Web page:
How to Learn Teeline?
March 16, 2006 6:45 AM   Subscribe

What do you know about Teeline shorthand and about training in the U.S.? It seems to be more popular in the U.K. I would like to use it for taking notes and doing interviews.
posted by sholdens12 to Media & Arts (6 answers total) 3 users marked this as a favorite
How spooky is that? I've just been trawling for courses in London. I'm not sure of where it's taught in the states, but I'd be more than happy to share book titles, study guides and general angst once I do my first course this weekend.
posted by katiecat at 7:25 AM on March 16, 2006

As a matter of interest, I was taught Pittman in j-school last year. The school decided to switch from Teeline because apparently Pittman is more versatile. It also demands a lot of practice.

I'm sure you could teach yourself Teeline, provided you have the discipline. I might have had a class every week, but I pretty much learned Pittman on my own straight from the book. (I haven't used it in some time, though.)
posted by macdara at 8:00 AM on March 16, 2006

Really, macdara? I've found Pittman requires loads of practice. I've been told by a Teeline advocate that it's more current than the earlier Pittman and more like handwriting. I'm an editor, so have escaped having to know either until recently.

I think either way you cut it, you need about 80 hours to get good at it...
posted by katiecat at 8:10 AM on March 16, 2006

When I learned T-line, took be about 6 months of 1 hour lessons each day to get up to 110 words per minute. It requires a TON of good, competitive practice and an excellent teacher to get up to speed and stay there.

I've since settled at about 80 wpm, which is fine for my needs. I can take down long stretches of speech verbatim with very few mistakes.

T-line is supposedly easier and faster to learn than Pittman, which requires using a pencil to create lines of various thickness to distinguish between letters of sounds.

Don't know about instruction in the US - it's a dying but powerful art.
posted by nyterrant at 10:47 AM on March 16, 2006

I learned Teeline at journalism college in the UK. We were told that Pitmans took longer to learn but could achieve faster speeds. Teeline was quicker to pick up but didn't achieve such high speeds.

We studied fast for 2 hours a day, 4 days a week for 5 months (plus practice at home in the evenings) and most of us just scraped through our 100wpm exams at the end of that time. I would never have been able to push myself to learn as hard and fast as I did without classes, but YMMV as I'm not very good at home study.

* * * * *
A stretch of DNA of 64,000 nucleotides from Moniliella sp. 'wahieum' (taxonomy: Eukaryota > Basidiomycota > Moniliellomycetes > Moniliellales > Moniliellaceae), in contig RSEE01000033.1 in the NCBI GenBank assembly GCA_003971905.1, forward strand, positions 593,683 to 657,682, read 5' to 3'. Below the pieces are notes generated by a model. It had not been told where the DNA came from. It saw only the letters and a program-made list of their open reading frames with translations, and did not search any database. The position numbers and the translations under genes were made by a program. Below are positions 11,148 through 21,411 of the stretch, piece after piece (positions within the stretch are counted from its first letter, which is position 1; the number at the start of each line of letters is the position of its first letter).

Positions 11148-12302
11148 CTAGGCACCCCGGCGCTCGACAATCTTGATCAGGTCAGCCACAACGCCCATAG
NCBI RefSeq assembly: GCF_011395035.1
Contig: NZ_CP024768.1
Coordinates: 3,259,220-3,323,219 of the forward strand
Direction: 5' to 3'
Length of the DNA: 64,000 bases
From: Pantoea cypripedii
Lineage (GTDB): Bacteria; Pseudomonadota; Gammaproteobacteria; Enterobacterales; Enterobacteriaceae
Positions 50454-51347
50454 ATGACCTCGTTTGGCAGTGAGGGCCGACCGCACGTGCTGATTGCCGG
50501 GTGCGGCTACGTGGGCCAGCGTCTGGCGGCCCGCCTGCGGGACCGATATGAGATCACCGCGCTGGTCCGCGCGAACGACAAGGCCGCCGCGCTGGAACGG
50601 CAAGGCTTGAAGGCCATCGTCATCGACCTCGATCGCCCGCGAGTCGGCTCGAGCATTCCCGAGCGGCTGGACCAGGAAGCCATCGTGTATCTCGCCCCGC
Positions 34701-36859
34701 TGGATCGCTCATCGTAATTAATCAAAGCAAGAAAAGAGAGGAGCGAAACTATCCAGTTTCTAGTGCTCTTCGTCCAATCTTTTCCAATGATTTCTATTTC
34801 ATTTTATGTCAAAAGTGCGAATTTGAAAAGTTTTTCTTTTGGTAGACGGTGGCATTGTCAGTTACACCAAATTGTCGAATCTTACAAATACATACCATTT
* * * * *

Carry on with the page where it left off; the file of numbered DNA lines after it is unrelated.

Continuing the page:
Seriously, we were exhausted after 2 hours. We saw shorthand in our sleep... without knowing it we drew outlines in mid air with our fingers when people were talking to us, and over lunch we would discuss the best outlines in orange juice on the canteen tables.

That said, I now love writing shorthand, it's very satisfying (and noone knows what you're writing!)

Once you've learned the outlines the most important thing is to get hold of some practice tapes (even if you take a class with someone reading to you, use these in between times and to get used to different voices). These have recordings of people reading at steady speeds and are often tailored to particular vocabulary - ours were full of local government meetings, some are more secretarial. By the time you've learned the outlines you'll be at around 30 or 40wpm, and you needs tapes that go a little faster than you can write - if you can keep up it's not fast enough. From time to time practice with one that's waaay faster than you can manage. You'll find it frustrating but when you go back to a slower speed you'll notice how easy it is and how you've improved.

Everytime you take down shorthand, sit and write it back up into longhand - being able to read it back is just as much a component of learning shorthand as writing it in the first place.

As you'll see if you ever try and take down a TV programme, it's very difficult to write for a long time at the speed people generally speak - for reporters it's often more of a sprinting discipline for getting down short bursts of the really juicy stuff. People speak much faster than 100 wpm and after about 30 seconds at your top speed your hand will start to hurt. For longer interviews, features etc., most people will take along a dictaphone and then take shorthand notes as a guide (even news reporters, who wear their shorthand with pride).

And don't be afraid to make up your own symbols!

Feel free to email me if you need any more info or moral support...

(Sorry no info about studying in the US, but I would definitely go for a class over self-study unless you're extremely motivated).
posted by penguin pie at 11:21 AM on March 16, 2006

Really, macdara? I've found Pittman requires loads of practice.

That it does, and if you don't keep up with it (like I haven't, which is why it's not on my CV) it'll leave your head very easily. But it is incredibly versatile, and you can use your own outlines for familiar words or terms to speed it up, too.

And also, contrary to popular opinion, you don't have to use a pencil for it or do heavy or light strokes (if you're writing at speed you hardly have time to differentiate, anyway).

You know, all this talk of shorthand makes me want to get my book out again and practice some more.
posted by macdara at 11:51 AM on March 18, 2006

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